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Famous Sultana Poems by Famous Poets

These are examples of famous Sultana poems written by some of the greatest and most-well-known modern and classical poets. PoetrySoup is a great educational poetry resource of famous sultana poems. These examples illustrate what a famous sultana poem looks like and its form, scheme, or style (where appropriate).

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by Burns, Robert
Gie me, within my straining grasp,
 The melting form of Anna:

There I’ll despise Imperial charms,
 An Empress or Sultana,
While dying raptures in her arms
 I give and take wi’ Anna!

Awa, thou flaunting God of Day!
 Awa, thou pale Diana!
Ilk Star, gae hide thy twinkling ray,
 When I’m to meet my Anna!

Come, in thy raven plumage, Night,
 (Sun, Moon, and Stars, withdrawn a’;)
And bring an angel-pen to write
 My transports with my Anna!

POSTSCRIPTThe Kirk an’ State m...Read More

by Service, Robert William
...ed so bravely on
Until it mounted heaven-high;
Then earthward it serenely shone,
A silver sovereign of the sky,
A bland sultana of the night,
Surveying realms of lily light....Read More

by Hugo, Victor
...hone the merry moonbeams dancing o'er the wave; 
 At the cool casement, to the evening breeze flung wide,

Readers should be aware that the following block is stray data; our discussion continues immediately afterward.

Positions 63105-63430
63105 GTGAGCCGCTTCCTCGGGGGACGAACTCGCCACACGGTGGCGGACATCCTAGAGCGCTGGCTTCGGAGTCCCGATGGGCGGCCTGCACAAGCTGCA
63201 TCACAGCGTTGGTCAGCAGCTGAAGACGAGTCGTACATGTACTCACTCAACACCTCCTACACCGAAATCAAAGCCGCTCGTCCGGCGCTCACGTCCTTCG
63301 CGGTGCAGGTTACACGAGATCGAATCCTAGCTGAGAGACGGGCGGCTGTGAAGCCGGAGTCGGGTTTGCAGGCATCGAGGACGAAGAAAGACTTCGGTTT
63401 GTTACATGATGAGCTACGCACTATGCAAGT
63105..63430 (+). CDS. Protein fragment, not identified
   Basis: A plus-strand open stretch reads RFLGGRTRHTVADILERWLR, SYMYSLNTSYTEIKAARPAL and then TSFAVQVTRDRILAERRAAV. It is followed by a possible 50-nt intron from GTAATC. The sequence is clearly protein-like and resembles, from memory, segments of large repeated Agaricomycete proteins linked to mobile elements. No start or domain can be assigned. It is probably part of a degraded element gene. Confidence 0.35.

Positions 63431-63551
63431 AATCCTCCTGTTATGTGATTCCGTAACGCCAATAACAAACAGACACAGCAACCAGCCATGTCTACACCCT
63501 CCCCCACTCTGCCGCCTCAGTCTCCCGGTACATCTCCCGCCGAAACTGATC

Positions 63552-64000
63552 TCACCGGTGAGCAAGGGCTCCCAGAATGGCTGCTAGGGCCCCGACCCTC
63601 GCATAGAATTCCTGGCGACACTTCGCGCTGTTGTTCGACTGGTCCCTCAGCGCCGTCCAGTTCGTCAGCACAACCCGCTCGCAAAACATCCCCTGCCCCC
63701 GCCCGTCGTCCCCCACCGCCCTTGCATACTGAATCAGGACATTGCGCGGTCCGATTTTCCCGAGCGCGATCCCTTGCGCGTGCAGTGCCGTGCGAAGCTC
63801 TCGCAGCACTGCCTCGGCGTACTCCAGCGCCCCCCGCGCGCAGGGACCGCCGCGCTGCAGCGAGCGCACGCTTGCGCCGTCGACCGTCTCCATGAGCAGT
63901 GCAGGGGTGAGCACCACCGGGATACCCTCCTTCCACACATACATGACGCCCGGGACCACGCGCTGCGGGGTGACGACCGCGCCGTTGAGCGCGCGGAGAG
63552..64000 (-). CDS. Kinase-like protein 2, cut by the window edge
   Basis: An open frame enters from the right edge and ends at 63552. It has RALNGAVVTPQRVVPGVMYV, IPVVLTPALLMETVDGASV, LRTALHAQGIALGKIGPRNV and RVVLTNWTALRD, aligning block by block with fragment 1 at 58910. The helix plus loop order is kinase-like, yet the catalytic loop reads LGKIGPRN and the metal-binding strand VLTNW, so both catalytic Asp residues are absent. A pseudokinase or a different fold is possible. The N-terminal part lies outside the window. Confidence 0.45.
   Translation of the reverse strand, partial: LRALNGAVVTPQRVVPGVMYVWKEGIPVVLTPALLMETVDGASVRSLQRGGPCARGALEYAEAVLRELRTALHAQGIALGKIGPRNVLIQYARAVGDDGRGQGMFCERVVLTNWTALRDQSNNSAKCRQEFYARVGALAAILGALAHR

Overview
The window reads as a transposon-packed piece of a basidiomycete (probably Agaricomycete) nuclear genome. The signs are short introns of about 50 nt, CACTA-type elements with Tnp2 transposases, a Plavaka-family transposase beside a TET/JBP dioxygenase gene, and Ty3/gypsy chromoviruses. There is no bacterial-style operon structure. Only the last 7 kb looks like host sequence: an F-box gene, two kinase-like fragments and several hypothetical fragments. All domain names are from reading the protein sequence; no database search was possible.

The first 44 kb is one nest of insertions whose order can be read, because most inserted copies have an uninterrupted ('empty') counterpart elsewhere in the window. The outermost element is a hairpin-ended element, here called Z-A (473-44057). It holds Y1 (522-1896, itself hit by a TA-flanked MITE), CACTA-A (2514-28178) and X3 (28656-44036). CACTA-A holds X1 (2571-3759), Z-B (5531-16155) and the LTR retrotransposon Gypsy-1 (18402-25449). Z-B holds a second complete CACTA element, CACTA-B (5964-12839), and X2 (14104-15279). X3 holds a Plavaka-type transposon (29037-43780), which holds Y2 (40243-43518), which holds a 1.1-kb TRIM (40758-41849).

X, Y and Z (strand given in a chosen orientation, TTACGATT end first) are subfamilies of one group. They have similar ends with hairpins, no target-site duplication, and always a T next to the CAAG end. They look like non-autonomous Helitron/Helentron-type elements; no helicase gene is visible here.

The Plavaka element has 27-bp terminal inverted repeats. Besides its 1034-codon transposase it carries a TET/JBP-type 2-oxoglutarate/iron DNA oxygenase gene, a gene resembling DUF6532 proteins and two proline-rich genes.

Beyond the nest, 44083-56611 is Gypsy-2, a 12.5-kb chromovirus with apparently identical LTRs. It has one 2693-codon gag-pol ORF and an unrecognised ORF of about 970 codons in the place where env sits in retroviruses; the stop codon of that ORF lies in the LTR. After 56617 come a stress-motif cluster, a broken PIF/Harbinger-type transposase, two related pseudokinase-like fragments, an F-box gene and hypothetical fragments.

Leans the Sultana, and delights to watch the tide, 
 With surge of silvery sheen, yon sleeping islets lave. 
 From her hand, as it falls, vibrates the light guitar. 
 She listens—hark! that sound that echoes dull and low. 
 Is it the beat upon the Archipelago 
 Of some long galley's oar, from Scio bound afar? 
 Is it the cormorants, whose black wings, one ...Read More

by Hugo, Victor
 ("N'ai-je pas pour toi, belle juive.") 
 {XII., Oct. 27, 1828.} 

 To please you, Jewess, jewel! 
 I have thinned my harem out! 
 Must every flirting of your fan 
 Presage a dying shout? 
 Grace for the damsels tender 
 Who have fear to hear your laugh, 
 For seldom gladness gilds your lips 
 But blood you mean to quaff. 
 In...Read More

by Byron, George (Lord)
...the trees,
How welcome is each gentle air
That waves and wafts the odours there!
For there the Rose, o'er crag or vale,
Sultana of the Nightingale,

The maid for whom his melody,
His thousand songs are heard on high,
Blooms blushing to her lover's tale:
His queen, the garden queen, his Rose,
Unbent by winds, unchilled by snows,
Far from winters of the west,
By every breeze and season blest,
Returns the sweets by Nature given
In soft incense back to Heaven;
And gratefu yields ...Read More

by Hugo, Victor
...the hammock floats and swings 
 Smiles and sings, 
 To herself, so sweet and low. 
 "Oh, were I a capitana, 
 Or sultana, 
 Amber should be always mixt 
 In my bath of jewelled stone, 
 Near my throne, 
 Griffins twain of gold betwixt. 
 "Then my hammock should be silk, 
 White as milk; 
 And, more soft than down of dove, 
 Velvet cushions where I sit 
 Should emit 
 Perfumes that inspire love. 
 "Then should I, no danger near, 
 Free from fear, 
 Re...Read More

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